Free Download

In this power coaching podcast, we’re going to tackle one of the questions asked multiple times a week by active job seekers and passive candidates.

How can I get noticed by head hunters and recruiters and connect with them?

In this short power coaching podcast Dorothy Dalton shares some tips and tricks to make sure that you are always on the radar of the recruitment and search specialists who can be most helpful to you. With extensive experience in executive search and corporate HR Dorothy has placed, coached and trained thousands of men and women to career success. As a career coach she has a deep understanding of the job search market and what job seekers need to do to position themselves to they are easily found.

As CEO of 3Plus she also has deep experience of the challenges women face in the workplace. Sadly because women tend not to create career strategies they can be vulnerable when it comes to dealing with change. Regular transitions become career crises. In this short session you will learn some simple tips and tricks to make sure you are on the radar of key recruitment specialists in your sector, geography or function.  It’s not rocket science.





One of the most puzzling things about working in executive search is that people and I say this reluctantly particularly women fail to plan ahead. You’ve heard me say before that only 5% of women have a career strategy. This means that they are not prepared for any emergencies until they become a crisis.


Goal setting tips to boost your career
Free Download

The happiest people are those that really love their jobs. Those that don’t, dread Sunday nights and the upcoming work week. So how do you get to a place where you look forward to a new week of doing what satisfies you? You’ll have to either learn to love your current role, or make a commitment to pursue your dream job. Use these goal setting tips to help you get to where you want to be.

Some women choose the latter, and to do so you’ll have to set career goals to get where you want to be. So make sure you have a detailed plan on how to land a job that you will tick all the boxes.

The majority of women choose to stay in their own organizations and even then you still need to have goals, not just KPis set by your manager. But even if you do see your career developing within your current business it’s still important to set goals.

Many women struggle with career planning and creating a career strategy which can lead to problems. This makes them vulnerable to and sort of challenge which can moprh into a full blown career crisis. Some simple steps to plan and prepare can help avoid this.

Take a look at these goal setting tips to help boost your career and set you on the right path.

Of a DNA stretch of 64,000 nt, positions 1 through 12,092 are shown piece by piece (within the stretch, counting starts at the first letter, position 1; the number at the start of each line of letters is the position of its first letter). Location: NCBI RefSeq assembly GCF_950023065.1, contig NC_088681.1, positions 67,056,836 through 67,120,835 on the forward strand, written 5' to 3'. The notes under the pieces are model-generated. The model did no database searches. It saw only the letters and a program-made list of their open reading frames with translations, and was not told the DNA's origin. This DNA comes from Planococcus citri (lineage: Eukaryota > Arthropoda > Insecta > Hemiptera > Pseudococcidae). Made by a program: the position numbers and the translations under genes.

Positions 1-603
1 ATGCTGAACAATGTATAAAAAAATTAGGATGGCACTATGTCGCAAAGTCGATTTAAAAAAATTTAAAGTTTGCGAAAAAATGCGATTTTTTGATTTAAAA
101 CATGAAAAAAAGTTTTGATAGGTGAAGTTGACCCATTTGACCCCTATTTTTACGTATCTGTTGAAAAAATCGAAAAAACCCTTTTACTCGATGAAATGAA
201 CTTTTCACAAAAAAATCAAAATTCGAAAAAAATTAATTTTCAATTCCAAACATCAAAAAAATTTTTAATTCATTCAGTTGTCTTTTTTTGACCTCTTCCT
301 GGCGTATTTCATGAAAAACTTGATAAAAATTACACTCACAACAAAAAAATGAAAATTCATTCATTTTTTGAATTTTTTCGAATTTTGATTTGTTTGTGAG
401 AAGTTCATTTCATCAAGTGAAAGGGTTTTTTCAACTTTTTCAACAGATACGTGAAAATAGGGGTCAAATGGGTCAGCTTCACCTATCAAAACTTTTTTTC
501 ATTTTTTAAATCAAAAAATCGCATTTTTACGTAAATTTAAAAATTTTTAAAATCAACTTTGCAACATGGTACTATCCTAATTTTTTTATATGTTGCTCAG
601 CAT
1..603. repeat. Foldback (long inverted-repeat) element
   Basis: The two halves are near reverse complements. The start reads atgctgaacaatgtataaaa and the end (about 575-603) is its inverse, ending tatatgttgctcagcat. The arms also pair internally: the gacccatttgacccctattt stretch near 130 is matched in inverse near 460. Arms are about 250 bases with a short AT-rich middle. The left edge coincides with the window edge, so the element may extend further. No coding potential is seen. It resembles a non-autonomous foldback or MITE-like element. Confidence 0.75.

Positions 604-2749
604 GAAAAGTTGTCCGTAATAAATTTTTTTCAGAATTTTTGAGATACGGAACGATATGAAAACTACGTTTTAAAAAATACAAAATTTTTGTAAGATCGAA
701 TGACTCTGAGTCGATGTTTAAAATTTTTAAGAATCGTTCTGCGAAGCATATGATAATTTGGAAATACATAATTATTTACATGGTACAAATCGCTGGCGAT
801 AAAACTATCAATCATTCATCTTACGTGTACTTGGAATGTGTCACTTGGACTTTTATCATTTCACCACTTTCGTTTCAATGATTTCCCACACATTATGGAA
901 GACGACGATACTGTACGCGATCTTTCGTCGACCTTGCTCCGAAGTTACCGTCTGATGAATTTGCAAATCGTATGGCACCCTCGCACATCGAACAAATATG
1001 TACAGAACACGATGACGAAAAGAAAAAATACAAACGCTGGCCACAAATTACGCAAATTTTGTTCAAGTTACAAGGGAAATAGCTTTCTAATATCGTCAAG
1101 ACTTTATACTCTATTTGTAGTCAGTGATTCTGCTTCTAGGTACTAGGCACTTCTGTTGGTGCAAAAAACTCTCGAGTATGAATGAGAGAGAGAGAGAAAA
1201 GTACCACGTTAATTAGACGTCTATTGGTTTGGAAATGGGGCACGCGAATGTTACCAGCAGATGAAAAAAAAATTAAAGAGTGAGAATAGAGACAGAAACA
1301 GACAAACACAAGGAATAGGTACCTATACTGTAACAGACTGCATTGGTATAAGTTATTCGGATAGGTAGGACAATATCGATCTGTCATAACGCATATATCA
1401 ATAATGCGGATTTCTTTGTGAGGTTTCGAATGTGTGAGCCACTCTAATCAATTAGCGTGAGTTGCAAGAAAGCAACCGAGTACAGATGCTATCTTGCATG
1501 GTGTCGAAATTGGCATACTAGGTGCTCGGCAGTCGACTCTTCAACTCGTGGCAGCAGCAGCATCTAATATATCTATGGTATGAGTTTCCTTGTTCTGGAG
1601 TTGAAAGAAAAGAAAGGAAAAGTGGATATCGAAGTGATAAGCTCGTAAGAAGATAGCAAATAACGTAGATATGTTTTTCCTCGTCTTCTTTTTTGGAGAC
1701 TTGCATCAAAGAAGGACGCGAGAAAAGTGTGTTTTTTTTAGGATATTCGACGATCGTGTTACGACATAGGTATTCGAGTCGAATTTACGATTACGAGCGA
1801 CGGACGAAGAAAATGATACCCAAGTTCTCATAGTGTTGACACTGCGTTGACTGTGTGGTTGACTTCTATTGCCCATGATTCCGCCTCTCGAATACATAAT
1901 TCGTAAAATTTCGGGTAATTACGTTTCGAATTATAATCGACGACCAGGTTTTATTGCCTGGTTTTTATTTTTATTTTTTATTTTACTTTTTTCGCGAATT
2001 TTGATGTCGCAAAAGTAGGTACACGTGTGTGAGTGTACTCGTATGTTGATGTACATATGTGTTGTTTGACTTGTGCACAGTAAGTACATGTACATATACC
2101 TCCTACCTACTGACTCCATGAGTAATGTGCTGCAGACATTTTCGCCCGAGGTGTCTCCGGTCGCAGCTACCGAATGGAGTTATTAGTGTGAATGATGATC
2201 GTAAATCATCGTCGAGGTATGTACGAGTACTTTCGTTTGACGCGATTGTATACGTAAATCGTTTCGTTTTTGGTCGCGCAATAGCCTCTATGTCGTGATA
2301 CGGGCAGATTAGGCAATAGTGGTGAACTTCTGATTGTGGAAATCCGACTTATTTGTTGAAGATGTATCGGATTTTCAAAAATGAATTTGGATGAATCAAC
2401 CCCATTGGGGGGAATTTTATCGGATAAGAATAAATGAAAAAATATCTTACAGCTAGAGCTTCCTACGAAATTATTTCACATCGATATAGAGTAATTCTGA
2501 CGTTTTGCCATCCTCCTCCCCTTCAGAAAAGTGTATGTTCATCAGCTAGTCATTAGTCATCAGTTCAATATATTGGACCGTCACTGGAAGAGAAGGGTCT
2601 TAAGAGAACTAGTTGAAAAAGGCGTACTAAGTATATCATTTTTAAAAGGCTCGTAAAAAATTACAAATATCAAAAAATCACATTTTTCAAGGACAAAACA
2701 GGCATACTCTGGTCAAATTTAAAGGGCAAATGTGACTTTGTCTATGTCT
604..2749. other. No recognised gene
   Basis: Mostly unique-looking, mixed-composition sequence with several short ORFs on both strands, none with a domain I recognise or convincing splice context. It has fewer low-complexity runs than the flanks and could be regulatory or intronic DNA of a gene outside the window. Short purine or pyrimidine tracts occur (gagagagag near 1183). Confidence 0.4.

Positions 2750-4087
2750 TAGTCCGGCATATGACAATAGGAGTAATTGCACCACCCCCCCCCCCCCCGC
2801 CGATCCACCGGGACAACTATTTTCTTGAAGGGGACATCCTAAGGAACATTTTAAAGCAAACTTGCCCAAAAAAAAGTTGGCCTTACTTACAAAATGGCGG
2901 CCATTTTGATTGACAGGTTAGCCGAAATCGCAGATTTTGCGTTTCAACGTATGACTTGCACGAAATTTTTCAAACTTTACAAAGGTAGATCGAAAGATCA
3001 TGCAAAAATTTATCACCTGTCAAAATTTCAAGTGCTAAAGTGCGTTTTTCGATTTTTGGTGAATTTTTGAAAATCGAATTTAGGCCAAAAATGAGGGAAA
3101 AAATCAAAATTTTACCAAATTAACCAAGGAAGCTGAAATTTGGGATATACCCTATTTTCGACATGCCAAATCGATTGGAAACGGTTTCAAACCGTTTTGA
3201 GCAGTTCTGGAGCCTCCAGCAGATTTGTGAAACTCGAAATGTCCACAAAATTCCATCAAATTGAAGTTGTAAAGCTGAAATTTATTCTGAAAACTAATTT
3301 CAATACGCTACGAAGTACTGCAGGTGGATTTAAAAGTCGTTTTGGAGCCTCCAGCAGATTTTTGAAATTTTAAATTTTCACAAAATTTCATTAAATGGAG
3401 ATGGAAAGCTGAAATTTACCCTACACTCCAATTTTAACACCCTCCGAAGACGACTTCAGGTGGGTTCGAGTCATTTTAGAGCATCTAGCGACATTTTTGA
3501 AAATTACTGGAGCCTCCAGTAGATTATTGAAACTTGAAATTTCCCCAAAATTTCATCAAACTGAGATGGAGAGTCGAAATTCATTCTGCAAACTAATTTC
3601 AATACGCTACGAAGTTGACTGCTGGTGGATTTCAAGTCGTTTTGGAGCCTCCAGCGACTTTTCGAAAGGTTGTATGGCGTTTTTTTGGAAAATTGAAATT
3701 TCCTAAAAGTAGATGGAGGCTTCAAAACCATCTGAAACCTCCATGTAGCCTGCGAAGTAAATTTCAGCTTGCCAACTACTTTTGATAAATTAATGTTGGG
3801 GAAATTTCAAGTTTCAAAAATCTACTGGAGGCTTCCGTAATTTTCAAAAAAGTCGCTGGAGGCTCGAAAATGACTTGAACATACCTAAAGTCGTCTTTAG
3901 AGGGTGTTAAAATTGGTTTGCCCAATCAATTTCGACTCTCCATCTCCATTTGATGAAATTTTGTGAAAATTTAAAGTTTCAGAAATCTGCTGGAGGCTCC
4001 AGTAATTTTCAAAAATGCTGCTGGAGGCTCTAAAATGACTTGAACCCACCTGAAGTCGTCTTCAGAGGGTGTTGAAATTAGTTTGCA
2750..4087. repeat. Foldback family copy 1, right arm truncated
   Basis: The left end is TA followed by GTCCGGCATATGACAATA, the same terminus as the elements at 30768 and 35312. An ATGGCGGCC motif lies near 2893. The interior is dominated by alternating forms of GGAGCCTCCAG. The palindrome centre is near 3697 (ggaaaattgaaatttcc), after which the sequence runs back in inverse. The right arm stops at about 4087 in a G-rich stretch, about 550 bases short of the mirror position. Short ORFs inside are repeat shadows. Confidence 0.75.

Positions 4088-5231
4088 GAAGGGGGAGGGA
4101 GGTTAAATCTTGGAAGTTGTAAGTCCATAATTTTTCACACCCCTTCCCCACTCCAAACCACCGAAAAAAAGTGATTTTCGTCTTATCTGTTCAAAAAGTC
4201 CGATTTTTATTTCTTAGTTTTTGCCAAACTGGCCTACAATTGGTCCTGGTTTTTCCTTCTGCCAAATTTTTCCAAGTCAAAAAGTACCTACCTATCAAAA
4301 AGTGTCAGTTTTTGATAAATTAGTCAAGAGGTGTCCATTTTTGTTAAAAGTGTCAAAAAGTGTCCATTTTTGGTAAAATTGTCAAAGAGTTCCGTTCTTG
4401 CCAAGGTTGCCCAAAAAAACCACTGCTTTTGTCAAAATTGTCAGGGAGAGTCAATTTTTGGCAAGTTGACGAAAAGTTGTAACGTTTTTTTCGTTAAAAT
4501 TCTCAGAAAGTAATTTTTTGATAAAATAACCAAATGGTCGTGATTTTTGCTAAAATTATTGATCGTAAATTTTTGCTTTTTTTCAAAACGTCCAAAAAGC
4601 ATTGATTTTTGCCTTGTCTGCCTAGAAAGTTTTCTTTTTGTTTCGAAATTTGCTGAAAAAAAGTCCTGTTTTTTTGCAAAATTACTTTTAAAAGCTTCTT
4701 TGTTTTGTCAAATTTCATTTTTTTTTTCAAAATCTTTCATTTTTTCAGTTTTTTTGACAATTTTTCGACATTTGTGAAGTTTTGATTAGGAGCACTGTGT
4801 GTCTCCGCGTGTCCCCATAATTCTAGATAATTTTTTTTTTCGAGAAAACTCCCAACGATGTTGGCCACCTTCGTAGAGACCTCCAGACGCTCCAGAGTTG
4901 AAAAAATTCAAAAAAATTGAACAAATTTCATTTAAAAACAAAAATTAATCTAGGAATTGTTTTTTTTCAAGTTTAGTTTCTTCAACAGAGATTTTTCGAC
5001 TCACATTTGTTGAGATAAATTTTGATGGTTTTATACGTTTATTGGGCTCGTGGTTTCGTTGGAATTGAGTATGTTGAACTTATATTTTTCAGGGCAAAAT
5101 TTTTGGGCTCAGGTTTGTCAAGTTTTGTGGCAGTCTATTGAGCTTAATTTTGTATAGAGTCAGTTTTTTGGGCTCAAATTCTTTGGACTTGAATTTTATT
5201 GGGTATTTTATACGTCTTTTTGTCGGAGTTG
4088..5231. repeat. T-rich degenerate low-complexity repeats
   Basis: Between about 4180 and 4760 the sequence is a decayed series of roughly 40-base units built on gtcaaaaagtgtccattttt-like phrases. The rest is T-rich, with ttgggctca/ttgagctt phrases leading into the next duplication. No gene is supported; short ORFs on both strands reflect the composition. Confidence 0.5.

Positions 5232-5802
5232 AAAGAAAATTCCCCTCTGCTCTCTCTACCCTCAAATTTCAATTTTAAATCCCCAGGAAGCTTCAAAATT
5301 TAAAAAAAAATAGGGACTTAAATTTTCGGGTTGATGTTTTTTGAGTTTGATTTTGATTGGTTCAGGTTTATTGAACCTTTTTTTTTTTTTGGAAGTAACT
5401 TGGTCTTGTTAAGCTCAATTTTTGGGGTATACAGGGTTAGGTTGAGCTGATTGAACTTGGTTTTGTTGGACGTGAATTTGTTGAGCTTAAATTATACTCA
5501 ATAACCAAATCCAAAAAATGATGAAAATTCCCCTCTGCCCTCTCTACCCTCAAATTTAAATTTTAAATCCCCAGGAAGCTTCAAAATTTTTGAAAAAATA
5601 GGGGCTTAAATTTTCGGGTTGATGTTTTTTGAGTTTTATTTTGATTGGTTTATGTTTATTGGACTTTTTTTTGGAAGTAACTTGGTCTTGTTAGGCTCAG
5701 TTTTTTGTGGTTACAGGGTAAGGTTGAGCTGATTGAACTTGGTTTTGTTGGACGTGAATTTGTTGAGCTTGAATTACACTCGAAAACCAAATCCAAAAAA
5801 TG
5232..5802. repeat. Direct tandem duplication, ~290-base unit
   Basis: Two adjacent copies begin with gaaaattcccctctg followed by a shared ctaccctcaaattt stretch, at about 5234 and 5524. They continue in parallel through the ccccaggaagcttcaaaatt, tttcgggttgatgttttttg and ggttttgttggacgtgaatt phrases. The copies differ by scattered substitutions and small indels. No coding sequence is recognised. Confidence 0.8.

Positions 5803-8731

Lewis Carroll  said

If you don’t know where you are going any road will get you there.”

Research shows that only about 5% of women create career goals and a career strategy. This can have a negative impact on your career progression. It means you are reactive not proactive and career glitches can morph into full blown crises. It puts women at a clear disadvantage to men.

Learn these simple goal setting tips to boost your career and protect and prepare you for all eventualities. If these goal setting tips make you think that you could use some further help,  contact us immediately.


When Does Female Rivalry Turn into Sabotage
Free Download

There’s a lot of stuff written on social media about  female rivalry and competition between women. Some of it makes sense and some of it is confusing. Organizations are pyramids with fewer roles at the top than at the bottom. It is inevitable that at some level, as more and more women are in the talent pipeline, at some point they will be in competition with other women.

Many would say that women aren’t competitive. I would suggest re-framing that. I think it’s more accurate to say they are not as competitive in the workplace as men. We have also been made to feel guilty about being competitive. We need to get over that.  Here are the reasons:

  1. The male nature of corporate culture makes it a disincentive to compete
  2. Women don’t want to compete because  prescribed male goals are not attractive enough for them. “Work 14 hour days, not see my partner or family … get sick.. thanks.. I’ll pass”
  3. Women don’t know how to compete in the workplace. They are new arrivals on the corporate competition scene and lack practise.
  4. Women experience gender blow back when they do compete, from both men and women
  5. Women have been raised to think that competing with other women is not empowering them. As more women enter the talent pipeline that is just nonsense.

Learn some insights from Annabel Kaye, Employment Law Expert about how it’s OK to be competitive and the danger zone when it can turn into sabotage. Understand the benefits of mutual support and how all women can profit from having strong strategic allies, role models and mentors.